Chipotle Mexican Grill
Proxy published: 3/27/2015 Annual Meeting: 5/13/2015
Two Chipotle burritos means a lot of calories, and two CEOs means a lot of money. Despite shareholders opposition to pay at Chipotle in last year’s annual say on pay vote, the company’s two CEOs each received increased compensation: it rose to $28,924,270 for Chairman and co-CEO Steve Ells, and $28,153,203 for co-CEO Monty Moran. Ellis took home another $41 million through the exercise of stock options, which is, as they say, a lot of guacamole.
As noted in our report, in May 2014, shareholders of Chipotle Mexican Grill Inc. opposed the company's CEO compensation package by 77% (23% supporting) in a say-on-pay referendum, one of the lowest levels of support received at any company. The vast majority of mutual funds voted against the say-on-pay proposal at Chipotle (55 of the 71 fund groups that reported votes on this resolution). There were eight fund families that had a split vote with some cast for and others against, and eight fund groups surveyed voted all their shares in favor of the say-on-pay proposal at Chipotle: Artisan, Berkshire, Federated, Harbor, Lord Abbett, Steward, TIAA-CREF, and Waddell & Reed.
The company made plans to alter its compensation recipe in response to the equivalent of the worst Yelp review ever, by:
- Reducing grant date value
- Moving from grants based on fixed number of shares to market value on grant date
- Revising framework to base vesting on performance vs. restaurant industry peer group
- Adopting three-year cliff vesting (subject to performance) to create greater alignment
The company notes, however, that “compensation decisions for 2014 were made early in the year, before we filed our proxy statement for the annual meeting and received the say-on-pay vote. Consequently, the amounts and awards reflected in the compensation tables beginning on page 64 reflect decisions made before the 2014 say-on-pay vote.” In other words, the results of the changes will be in the 2015 package voted in 2016.
However, it should be noted that shareholders had been expressing dissatisfaction with the pay package at Chipotle’s for a number of years. In 2012, 79% of shareholders voted in favor of the proposal, a relatively low level of support, but the board decided that the response “did not warrant significant changes to our determinations of executive compensation.” In 2013, the number declined again to 73%, and the phrase was repeated (with a bit more of a defensive preamble.) The 2014 vote apparently did get the board’s attention, but may be too little, too late. Timely response to shareholders frustration should be as key as timely response to customers.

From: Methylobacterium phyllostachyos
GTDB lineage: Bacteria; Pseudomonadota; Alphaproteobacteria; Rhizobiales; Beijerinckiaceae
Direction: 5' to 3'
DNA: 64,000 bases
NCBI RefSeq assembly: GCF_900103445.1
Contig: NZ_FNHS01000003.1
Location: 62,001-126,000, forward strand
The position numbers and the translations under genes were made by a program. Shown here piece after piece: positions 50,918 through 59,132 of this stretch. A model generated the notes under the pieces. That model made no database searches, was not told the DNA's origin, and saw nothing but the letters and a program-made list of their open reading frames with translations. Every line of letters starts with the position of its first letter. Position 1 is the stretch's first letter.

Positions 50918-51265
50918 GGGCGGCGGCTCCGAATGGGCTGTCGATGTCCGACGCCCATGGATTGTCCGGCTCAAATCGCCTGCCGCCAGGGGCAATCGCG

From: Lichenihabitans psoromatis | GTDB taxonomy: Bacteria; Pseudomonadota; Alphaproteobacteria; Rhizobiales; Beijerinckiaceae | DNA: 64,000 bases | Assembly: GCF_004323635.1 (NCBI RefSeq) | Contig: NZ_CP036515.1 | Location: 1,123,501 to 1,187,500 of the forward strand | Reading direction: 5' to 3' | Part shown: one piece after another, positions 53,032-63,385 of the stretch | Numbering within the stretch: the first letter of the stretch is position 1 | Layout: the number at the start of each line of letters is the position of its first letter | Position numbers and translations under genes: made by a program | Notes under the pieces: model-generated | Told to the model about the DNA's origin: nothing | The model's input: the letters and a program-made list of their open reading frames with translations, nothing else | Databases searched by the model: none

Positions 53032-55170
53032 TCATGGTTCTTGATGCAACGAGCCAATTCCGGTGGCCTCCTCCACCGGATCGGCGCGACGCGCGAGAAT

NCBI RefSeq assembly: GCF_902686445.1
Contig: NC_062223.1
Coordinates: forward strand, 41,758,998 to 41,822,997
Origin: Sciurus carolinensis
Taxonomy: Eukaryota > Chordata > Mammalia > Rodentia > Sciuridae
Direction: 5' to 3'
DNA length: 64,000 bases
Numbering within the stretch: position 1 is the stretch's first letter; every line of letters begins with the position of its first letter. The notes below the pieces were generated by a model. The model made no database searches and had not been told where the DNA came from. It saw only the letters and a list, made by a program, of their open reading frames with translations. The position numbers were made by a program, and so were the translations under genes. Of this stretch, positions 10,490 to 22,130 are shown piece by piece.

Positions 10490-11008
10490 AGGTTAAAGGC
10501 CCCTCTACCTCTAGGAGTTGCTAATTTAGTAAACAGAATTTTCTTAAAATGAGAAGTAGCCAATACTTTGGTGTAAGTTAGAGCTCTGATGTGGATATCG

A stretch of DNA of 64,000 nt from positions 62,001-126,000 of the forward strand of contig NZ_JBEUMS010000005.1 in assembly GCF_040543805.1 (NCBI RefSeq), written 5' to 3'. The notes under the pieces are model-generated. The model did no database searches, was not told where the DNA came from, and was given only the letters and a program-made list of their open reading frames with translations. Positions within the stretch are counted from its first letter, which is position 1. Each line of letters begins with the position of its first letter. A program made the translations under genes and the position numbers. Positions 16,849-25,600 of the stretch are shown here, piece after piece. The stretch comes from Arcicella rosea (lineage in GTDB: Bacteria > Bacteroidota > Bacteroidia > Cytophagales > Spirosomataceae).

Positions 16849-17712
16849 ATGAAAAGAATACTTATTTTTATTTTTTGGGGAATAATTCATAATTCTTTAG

Say on pay is non-binding, but the company has a management proposal that is binding: shareholders will vote to approve the amended and restated Chipotle Mexican Grill, Inc. 2011 Stock Incentive Plan to increase the number of shares authorized for issuance and make other changes. A shareholder proposal later in the proxy characterizes the performance criteria included in the prior plan (and little changed for this one) “so vague or multitudinous as to be meaningless.”
In addition to increasing the number of shares, another significant change to the plan will be to allow consultants and advisors to receive equity under the plan – a feature that hints at the changing world of work. In olden days (a few years ago), if you valued someone’s work enough to want to give them equity, you would actually hire them.
Also on the proxy menu this year are management proposals to remove plurality vote for directors and get rid of supermajority voting requirements. There’s a shareholder proposal on proxy access, and a number of proposals on compensation matters.
Compensation proposals call on shareholders to adopt a policy that all equity compensation plans submitted to shareholders for approval under Section 162(m) of the Internal Revenue Code will specify the awards to senior executive officers only that will result from performance. This policy shall require shareholder approval of quantifiable performance metrics, numerical formulas and payout schedules (“performance standards”) for at least a majority of awards to the senior executive officers. An alternate proposal is offered with specific metrics that the company believes will be too restrictive.
An additional proposal suggests that “there shall be no acceleration of vesting of an equity awards granted to any named executive officer, provided, however, that the board’s Compensation Committee may provide in an applicable grant or purchase agreement that any unvested award will vest on a partial, pro rata basis up to the time of the named executive officer’s termination, with such qualifications for an award the Committee may determine.”
And another proposal calls on the company to “adopt a policy requiring that senior executives retain a significant percentage of shares acquired through equity compensation programs until reaching normal retirement age or terminating employment.”
Shareholders who feel the board acted too slowly on compensation changes thus have many ways to get that point across at this year’s meeting.